Da∙Da∙Dance Project is a company of two; Korean born Eun Jung Choi-Gonzalez, and Guillermo Ortega Tanus of Mexico, its conception inspired by Dadaism. The literal translation of da da into English is “yeah yeah,” as in a sarcastic “yeah right.” With reoccurring moments of absurdity, Da∙Da∙Dance Project seems to be saying “yeah right” to conventional modern dance throughout the evening.
In Ploy, the first of four duets, the two enter, their bodies covered in squares of brightly colored tissue paper, like human piñatas. They stand under a stark square light, covering their faces with their hands. Like a game of peek-a-boo, they open their hands, framing their face to speak and then close them again. This on/off switch leaves us with overlapping, disjointed bits of stories, incoherent as a whole, but enough to suggest the theme of a couple building a life together, a house, a baby, etc.
As the piece builds momentum, they begin to shed their tissue paper, covering the floor more and more, and their bodies less and less. Their movement vocabulary is contemporary, punctuated by quirky movements and theatricality. The two have a similar physicality, a beautiful way of moving, and personalities which you can’t help but love.
Short films serve as a pallet cleanser between pieces. Directed by Eun Jung and staring another couple, these absurd shorts show insight into the director’s sense of humor and reflect the “yeah right” attitude of Dadaism.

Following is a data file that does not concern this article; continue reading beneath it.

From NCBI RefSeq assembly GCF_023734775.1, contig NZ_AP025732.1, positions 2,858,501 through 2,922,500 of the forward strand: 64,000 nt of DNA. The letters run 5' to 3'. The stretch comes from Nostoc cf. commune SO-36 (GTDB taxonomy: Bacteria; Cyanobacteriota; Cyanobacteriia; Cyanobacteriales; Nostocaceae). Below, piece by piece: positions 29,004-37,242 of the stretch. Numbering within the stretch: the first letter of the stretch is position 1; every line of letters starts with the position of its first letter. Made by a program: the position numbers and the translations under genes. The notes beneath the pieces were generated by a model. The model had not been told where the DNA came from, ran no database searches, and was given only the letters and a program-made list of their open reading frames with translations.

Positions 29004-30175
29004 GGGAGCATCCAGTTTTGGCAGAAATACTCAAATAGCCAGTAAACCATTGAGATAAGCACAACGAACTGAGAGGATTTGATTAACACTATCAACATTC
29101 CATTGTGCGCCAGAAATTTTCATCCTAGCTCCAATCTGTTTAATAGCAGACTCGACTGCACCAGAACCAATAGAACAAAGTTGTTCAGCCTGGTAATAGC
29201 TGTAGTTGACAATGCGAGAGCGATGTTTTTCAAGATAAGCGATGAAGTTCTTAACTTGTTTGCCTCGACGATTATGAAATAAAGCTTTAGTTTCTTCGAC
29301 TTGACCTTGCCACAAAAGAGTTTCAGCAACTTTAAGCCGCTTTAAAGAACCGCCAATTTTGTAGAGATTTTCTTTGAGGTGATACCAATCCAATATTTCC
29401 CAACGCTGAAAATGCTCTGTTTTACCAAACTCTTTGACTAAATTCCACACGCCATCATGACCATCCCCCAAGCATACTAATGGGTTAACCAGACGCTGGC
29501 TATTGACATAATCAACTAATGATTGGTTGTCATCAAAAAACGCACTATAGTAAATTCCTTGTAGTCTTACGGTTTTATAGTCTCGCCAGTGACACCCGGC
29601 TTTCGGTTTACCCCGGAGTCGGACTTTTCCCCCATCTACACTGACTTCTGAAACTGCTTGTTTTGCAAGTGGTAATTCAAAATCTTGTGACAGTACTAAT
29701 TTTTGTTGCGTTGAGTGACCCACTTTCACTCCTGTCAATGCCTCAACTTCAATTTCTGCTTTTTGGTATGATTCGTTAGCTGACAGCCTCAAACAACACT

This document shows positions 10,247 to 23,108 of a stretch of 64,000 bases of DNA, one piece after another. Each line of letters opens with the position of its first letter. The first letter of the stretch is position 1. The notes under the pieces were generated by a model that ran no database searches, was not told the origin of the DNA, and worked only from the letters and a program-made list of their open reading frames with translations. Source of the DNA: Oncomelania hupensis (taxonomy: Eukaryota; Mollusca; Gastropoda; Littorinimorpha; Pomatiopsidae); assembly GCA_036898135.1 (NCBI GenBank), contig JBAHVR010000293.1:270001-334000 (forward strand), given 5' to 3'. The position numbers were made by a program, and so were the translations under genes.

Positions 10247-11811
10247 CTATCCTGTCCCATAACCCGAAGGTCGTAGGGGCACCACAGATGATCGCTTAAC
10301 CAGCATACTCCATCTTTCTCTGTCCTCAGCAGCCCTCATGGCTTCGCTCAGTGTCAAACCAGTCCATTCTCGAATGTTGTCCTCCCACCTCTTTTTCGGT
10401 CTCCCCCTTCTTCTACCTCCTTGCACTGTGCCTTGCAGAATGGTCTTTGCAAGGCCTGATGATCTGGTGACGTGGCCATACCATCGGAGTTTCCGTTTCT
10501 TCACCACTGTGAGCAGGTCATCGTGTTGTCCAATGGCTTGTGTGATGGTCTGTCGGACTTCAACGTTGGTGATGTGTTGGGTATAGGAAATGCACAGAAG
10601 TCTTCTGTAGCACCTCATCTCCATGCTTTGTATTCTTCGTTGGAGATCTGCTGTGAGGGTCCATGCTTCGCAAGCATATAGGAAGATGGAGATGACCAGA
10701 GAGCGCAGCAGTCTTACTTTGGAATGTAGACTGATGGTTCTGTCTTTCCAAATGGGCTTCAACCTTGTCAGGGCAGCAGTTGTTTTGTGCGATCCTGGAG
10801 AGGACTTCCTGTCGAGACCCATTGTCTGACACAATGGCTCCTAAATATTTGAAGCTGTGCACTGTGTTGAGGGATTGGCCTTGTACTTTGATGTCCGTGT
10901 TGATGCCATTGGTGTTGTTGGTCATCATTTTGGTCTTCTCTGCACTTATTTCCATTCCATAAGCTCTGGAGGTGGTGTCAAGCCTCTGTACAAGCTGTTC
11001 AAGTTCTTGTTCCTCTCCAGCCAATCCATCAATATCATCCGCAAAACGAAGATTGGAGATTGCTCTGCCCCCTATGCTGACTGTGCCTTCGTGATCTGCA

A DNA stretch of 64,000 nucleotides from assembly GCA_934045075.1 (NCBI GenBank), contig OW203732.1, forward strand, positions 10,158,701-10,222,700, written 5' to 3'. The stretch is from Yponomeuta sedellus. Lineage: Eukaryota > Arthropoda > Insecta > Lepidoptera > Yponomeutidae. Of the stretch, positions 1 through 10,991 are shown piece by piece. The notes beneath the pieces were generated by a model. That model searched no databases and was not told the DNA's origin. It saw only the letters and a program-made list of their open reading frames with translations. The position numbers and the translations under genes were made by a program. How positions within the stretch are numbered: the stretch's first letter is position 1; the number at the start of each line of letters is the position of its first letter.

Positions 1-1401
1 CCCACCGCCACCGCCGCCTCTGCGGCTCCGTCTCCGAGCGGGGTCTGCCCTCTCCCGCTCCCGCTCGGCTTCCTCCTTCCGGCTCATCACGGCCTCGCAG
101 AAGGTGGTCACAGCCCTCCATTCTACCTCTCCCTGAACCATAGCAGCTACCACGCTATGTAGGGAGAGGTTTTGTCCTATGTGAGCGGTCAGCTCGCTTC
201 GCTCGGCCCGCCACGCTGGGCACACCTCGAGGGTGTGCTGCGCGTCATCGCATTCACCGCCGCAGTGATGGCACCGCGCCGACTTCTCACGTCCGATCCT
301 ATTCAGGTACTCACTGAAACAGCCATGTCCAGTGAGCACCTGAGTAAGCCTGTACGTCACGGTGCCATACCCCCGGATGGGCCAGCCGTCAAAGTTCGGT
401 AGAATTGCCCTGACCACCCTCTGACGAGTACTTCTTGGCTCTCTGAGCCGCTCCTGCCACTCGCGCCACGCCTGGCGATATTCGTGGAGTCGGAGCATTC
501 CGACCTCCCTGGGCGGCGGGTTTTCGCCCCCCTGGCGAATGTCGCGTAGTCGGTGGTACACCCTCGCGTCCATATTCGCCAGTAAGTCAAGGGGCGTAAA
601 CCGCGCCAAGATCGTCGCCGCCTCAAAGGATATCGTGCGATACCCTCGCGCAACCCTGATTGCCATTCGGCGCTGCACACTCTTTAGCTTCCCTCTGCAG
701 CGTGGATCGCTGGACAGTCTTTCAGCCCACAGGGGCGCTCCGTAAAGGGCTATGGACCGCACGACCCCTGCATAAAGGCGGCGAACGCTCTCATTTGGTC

In Blood Orange, Eun Jung stands facing upstage in a short, sexy dress. Guillermo manipulates her like a Barbie doll while serenading her. He sings “love me tender…” as Barbie takes on a mind of her own. Her movements go faster and faster and eventually go haywire. Guillermo, no longer in the power position, struggles to regain control of her as his vocals speed up to comic gibberish.
Simply placing a man and a woman onstage sets up a relationship. Throughout the evening, Da∙Da∙Dance Project shows aspects of a relationship in an abstract, disjointed way. It is not linear. It is not a love story, but at the same time it is. The two dance with an intimacy which suggests they could be lovers, combined with a playful teasing which could be of a brother and sister.
Tiny Voices by guest choreographer, Helena Franzén of Sweden, is the only pure dance piece of the evening. It incorporates a more traditional vocabulary, tendus, rond de jambes, etc., but composed in a contemporary way. Crisp rhythmic foot work, combined with quirky shoulder isolations, make the piece visually interesting and moments of sustained counterbalances create a connection that goes beyond just dance.
An excerpt from Blueprint wraps up the evening. In raincoats they stand facing upstage, humming a minimal melody as if standing at the edge of a canyon, calling into the void. Eventually music with a dance beat comes in, and along with it comes quirky movement, in particular a hop forward with a pelvic thrust, done in a nonchalant manner which exaggerates the comedy of it.
As is the nature of any program consisting of short pieces, it’s hard to get into anything deeply. Butter and Fly: Intends to Walk consists of whatever repertory the company has managed to create in its young life, since 2008. The only thread throughout the evening is them. Eun Jung and Guillermo have the ability to maintain interest for a longer period of time and to go deeper into what they are doing. It is my hope that they may drop the short piece format in the future and create an evening from start to finish, a journey from beginning to end. If they are willing to take me on a journey, I’ll be more than happy to go with them.